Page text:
Psalms 117

PSALM CXVII

The psalmist calls upon the nations of the world to praise the

Lord for his mercy and kindness, and for the fulfilment of his

promises, 1, 2.

NOTES ON PSALM CXVII

This is the shortest Psalm in the whole collection; it is

written as a part of the preceding in thirty-two of Kennicott's

and De Rossi's MSS., and is found thus printed in some ancient

editions. The whole Psalm is omitted in one of Kennicott's and in

two of De Rossi's MSS. It celebrates the redemption from the

Babylonish captivity, the grand type of the redemption of the

world by our Lord Jesus.

The Syriac says: "It was spoken concerning Ananias and his

followers when they came out of the furnace; but it also foretells

the vocation of the Gentiles by the preaching of the Gospel." In

this way St. Paul applies it, Ro 15:11.

Verse 1. O praise the Lord, all ye nations] Let all the Gentiles

praise him, for he provides for their eternal salvation.

Praise him, all ye people.] All ye Jews, praise him; for ye have

long been his peculiar people. And while he sends his Son to be a

light to the Gentiles, he sends him also to be the glory of his

people Israel.

Verse 2. For his merciful kindness is great] gabar, is

strong: it is not only great in bulk or number, but it is

powerful; it prevails over sin, Satan, death, and hell.

And the truth of the Lord endureth for ever.] Whatsoever he has

promised, that he will most infallibly fulfill. He has promised

to send his Son into the world, and thus he has done. He his

promised that he should die for transgressors, and this he did. He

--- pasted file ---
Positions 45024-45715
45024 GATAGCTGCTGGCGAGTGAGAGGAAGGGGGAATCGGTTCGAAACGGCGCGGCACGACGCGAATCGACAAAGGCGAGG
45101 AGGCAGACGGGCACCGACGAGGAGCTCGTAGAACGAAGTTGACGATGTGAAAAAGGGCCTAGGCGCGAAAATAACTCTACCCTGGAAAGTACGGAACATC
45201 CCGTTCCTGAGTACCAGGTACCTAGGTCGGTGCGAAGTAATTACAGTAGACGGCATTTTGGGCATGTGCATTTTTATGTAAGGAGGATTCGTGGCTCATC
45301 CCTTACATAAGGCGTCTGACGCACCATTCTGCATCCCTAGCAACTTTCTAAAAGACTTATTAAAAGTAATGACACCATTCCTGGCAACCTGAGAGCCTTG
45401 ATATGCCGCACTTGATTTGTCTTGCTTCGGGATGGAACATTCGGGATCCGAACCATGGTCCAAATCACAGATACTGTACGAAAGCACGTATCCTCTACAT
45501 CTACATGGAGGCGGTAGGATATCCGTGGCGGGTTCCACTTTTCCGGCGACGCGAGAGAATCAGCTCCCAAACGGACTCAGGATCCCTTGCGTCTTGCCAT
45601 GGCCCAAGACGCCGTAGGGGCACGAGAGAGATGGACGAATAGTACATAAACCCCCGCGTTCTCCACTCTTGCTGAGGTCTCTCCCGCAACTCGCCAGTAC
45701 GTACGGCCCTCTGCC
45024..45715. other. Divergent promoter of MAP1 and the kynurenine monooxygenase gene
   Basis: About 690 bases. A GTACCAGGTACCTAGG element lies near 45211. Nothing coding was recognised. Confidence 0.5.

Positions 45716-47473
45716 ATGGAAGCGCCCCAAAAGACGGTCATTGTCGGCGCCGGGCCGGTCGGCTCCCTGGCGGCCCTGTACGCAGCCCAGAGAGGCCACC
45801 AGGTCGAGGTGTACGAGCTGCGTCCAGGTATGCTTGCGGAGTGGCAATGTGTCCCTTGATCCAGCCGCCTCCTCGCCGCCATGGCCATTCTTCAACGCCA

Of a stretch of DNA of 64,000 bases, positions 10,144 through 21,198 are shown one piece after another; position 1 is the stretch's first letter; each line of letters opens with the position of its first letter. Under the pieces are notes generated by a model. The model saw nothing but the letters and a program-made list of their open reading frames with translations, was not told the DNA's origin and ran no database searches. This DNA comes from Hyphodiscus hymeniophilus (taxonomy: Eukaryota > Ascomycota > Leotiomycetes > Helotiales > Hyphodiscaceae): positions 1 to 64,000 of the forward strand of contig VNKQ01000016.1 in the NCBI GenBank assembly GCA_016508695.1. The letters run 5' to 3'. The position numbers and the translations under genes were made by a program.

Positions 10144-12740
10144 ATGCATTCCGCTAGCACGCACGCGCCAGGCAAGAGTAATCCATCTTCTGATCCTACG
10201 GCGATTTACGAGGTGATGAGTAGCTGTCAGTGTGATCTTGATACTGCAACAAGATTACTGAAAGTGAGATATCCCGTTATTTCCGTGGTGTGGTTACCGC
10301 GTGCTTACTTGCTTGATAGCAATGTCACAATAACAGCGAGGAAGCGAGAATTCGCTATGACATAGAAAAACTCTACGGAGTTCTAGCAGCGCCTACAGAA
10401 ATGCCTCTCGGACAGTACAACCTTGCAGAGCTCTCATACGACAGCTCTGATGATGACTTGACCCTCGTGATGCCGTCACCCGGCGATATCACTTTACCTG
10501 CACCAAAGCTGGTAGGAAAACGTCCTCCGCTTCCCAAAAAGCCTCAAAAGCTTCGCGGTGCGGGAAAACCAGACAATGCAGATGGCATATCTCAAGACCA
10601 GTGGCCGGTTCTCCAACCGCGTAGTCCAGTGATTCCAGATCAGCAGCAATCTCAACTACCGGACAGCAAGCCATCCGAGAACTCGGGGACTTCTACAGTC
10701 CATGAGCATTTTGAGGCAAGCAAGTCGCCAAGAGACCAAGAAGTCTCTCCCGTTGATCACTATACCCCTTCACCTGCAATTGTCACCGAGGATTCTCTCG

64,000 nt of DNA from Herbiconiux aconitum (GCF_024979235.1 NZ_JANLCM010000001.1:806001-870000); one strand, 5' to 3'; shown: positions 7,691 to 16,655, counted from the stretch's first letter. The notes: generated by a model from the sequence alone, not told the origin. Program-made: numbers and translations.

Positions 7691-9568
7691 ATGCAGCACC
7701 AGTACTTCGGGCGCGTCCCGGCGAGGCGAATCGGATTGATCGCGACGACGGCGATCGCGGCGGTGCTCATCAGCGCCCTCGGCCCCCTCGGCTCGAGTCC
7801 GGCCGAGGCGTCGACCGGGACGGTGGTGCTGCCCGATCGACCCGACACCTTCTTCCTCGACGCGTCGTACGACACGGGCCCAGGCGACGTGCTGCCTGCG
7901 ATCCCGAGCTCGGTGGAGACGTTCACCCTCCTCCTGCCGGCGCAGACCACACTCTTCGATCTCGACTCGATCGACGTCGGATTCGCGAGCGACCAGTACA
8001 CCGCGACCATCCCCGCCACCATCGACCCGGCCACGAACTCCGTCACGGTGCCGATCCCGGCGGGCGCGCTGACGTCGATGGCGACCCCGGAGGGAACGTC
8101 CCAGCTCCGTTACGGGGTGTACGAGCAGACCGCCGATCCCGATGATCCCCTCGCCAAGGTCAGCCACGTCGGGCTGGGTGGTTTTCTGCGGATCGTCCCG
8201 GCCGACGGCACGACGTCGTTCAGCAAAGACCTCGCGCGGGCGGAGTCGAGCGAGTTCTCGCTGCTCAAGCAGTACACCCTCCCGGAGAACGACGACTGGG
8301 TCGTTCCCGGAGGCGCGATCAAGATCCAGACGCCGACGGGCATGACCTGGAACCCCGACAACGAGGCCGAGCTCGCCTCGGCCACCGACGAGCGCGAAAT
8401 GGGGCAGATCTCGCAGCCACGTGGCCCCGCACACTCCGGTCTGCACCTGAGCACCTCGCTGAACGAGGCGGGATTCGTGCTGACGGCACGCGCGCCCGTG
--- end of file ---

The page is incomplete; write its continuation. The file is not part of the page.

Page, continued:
has promised to receive all who come unto him through Christ

Jesus, and this he invariably does. He has promised that his

Gospel shall be preached in every nation, and this he is doing;

the truth of the Lord remaineth for ever. Therefore, Praise ye the

Lord!

ANALYSIS OF THE HUNDRED AND SEVENTEENTH PSALM

This Psalm contains a doxology to God for his mercy and truth;

and it is prophetical, having reference to the calling of the

Gentiles; Ro 15:11.

It contains two parts:-

I. An exhortation to praise God.

II. The reason for it.

I. 1. He speaks to the Gentiles: "Praise the Lord, all ye

nations." Praise him for the promise of salvation; and then, when

fulfilled, praise him for the enjoyment of this salvation,-for the

remission of sins, and gift of the Holy Ghost.

2. He speaks to the converted Jews, whom he notes under the name

of people, as they are called Ps 2:1; Ac 4:25. As they and the

Gentiles are intended to make one Church, so they should join in

the praise of him of whom the whole family in heaven and earth is

named.

II. The reason given:-

1. Because his mercy is great. It is strong; confirmed toward

us, in sending his Son to save both Jews and Gentiles from their

sins.

2. Because the truth of his promises is fulfilled. The promised

Messiah is come, and has performed all that was prophesied of him.

3. Because this truth is forever. His promises and their

fulfilment belong to all generations. There will never be

another Messiah; Jesus is the true one: he tasted death for every

man; he forgives iniquity, transgression, and sin; and his blood

cleanses from all unrighteousness. Now, for all this, "Praise ye

the Lord!"

[N. B. Proclaiming the eternal mercy of God in Christ is more

likely to persuade sinners to return to their Maker than all the

fire of hell.]

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